The management of the hospital got to know about what I had done. The Hospital and the hierarchy of the Catholic Archdiocese of Cape Coast held a series of meetings with me. They wanted me to drop Breman Asikuma Rural Eye Program. They wanted me to hand over all the outreach claims to the hospital to be processed for payment. They promised to hand over all the outreach claims money to me without any deduction. I was very sceptical of their intentions. I refused to give in to their demands.
I had very good reasons not to believe them. Once bitten, twice shy. It is a long story which I do not intend to narrate here. These meetings were followed by a series of warning letters. I refused to give in. I did not use the hospital’s time to do the rural outreaches. Why then should I give the claims to the hospital to process them for payment? Why should the Hospital and the Catholic hierarchy in the Archdiocese of Cape Coast want to control the proceeds of outreaches which they did not organise? I was stubborn in my refusal. They threatened to remove me from their hospital if I failed to go by their directives. I obstinately refused to heed to directives that I believed were morally and ethically untenable.
The Establishment Of Save The Nation’s Sight Clinic
There was a long pause in meetings and threatening letters from the Management of the OLG Hospital and the Catholic Archdiocese of Cape Coast. I correctly perceived this not to be the end of the matter, an acceptance of the status quo. I started to prepare for any eventuality. I managed to get Save the Nation’s Sight Clinic registered in Accra. My uncompleted building in Accra would be used as my new clinic. I started the process to get the clinic accredited by the National Health Insurance Authority. Luck was on my side. I would have been completely messed up, disorganised and unsettled if I had not initiated these moves months before the dismissal letter was handed over to me. Indeed, if you fail to plan, you have planned for your failure.
Dismissal From The Our Lady Of Grace Hospital
I was not surprised when one Friday morning I was called to a meeting with the Reverend Sister In-charge and the Hospital’s administrator in the Sister’s office on the 24th of October 2008. I was handed a dismissal letter. No doubt, it was designed to hurt, destabilise, disorganise and perhaps, to permanently frustrate me. It turned out to be a blessing in disguise. That very Friday, I came to Accra to my wife and children. I had no slit lamp and no microscope of my own to start a clinic. I was pondering over what to do next. On Sunday morning, I managed to draft a response to the dismissal letter. On Monday, I returned to Breman Asikuma, and gave my response to the Reverend Sister In-charge. I started to move my things out of the bungalow which I had occupied for seventeen years.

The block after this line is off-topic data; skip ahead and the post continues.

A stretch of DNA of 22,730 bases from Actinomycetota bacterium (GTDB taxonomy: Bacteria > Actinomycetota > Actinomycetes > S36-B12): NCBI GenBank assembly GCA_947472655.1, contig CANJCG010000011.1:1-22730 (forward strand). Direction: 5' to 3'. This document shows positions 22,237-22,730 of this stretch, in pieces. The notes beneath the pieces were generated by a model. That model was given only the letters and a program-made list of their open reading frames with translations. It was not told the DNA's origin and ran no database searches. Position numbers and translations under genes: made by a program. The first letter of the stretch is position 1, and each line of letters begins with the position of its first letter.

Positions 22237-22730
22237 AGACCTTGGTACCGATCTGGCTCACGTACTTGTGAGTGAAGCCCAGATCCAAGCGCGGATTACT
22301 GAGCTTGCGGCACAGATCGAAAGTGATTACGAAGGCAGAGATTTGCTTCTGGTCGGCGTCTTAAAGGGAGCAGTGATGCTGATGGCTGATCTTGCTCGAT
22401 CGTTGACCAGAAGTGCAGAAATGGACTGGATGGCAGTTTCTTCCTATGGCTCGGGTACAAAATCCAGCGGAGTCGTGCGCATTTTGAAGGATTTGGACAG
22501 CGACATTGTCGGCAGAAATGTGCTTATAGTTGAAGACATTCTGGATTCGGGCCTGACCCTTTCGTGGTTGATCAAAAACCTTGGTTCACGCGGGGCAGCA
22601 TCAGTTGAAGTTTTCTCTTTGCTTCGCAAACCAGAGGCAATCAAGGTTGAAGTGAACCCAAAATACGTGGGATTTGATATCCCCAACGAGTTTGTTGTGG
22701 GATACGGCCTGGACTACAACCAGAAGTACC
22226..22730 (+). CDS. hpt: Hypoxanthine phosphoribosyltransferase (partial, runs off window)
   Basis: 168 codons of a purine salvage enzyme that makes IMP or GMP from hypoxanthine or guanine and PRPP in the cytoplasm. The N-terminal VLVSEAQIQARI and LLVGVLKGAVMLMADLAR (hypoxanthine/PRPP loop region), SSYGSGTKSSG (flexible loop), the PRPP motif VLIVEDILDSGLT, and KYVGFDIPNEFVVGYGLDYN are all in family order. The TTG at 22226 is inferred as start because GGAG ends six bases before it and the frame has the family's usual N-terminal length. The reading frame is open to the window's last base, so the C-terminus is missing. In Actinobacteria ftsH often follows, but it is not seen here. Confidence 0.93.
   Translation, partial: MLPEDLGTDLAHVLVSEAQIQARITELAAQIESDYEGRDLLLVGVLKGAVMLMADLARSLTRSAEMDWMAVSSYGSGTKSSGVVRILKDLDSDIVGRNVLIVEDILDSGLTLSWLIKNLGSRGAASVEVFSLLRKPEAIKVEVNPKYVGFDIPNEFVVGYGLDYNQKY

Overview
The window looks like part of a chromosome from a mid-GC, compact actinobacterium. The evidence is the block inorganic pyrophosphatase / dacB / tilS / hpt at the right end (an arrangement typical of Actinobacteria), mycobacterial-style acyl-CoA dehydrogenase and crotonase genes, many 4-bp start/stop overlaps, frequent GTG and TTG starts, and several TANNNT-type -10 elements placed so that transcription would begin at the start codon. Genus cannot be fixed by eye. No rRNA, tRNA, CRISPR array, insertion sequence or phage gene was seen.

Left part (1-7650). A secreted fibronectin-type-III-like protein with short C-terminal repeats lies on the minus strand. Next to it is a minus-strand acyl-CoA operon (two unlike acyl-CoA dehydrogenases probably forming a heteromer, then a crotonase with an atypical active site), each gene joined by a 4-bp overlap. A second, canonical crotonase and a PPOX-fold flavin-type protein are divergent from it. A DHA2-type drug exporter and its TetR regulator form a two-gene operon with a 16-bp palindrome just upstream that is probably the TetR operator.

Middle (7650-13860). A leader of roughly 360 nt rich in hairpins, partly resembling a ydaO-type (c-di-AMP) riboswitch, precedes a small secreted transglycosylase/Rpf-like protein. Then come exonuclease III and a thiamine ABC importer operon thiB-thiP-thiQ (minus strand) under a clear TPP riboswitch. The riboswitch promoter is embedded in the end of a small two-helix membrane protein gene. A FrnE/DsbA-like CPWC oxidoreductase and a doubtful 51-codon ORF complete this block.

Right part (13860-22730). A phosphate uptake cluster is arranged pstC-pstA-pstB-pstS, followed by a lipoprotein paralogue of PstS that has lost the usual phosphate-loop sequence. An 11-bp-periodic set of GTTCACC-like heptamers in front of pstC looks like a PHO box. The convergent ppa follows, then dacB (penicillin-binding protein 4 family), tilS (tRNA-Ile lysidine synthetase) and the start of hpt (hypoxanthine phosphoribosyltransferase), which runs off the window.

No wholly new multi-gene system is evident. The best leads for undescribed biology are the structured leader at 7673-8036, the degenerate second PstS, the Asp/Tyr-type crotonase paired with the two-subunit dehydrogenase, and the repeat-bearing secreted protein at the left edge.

Dr Thomas Tontie Baah
His Eminence, Peter Cardinal Appiah-Turkson, the Archbishop of Cape CoastMost Reverend Matthias K. Nketsiah, the Auxilliary Bishop of Cape CoastMr John Afful, Executive Secretary, Department of Health, Archdiocesan SecretariatReverend Sister Luisa Ruperez, Sister In-charge, Our Lady of Grace HospitalMr Stephen Tekyi-Ansah, the Health Services Administrator, Breman AsikumaThe Regional Director of Health Services, Cape CoastThe Head, Eye Unit, Ghana Health Service, AccraThe District Director of Health Services, Breman Asikuma
Going into private practice was never in my mind when I got admitted into medical school nearly forty years ago in 1981. Financial consideration was never a reason for pursuing a career in ophthalmology. I got into private practice by default. My dismissal from the Our Lady of Grace Hospital was a blessing in disguise. I am exceedingly grateful to the Almighty God and to all the many individuals and organisations who have supported me in diverse ways to establish Save the Nation’s Sight Clinic. Professor EHO Parry admitted me into medical school. Professor Allen Foster equipped me with the first set of cataract sets. This singular act by Professor Allen Foster enabled me to take after my father, a distinguished hunter but not with a gun but with a cataract set. My late Dad must be truly proud of me and is resting peacefully in his grave.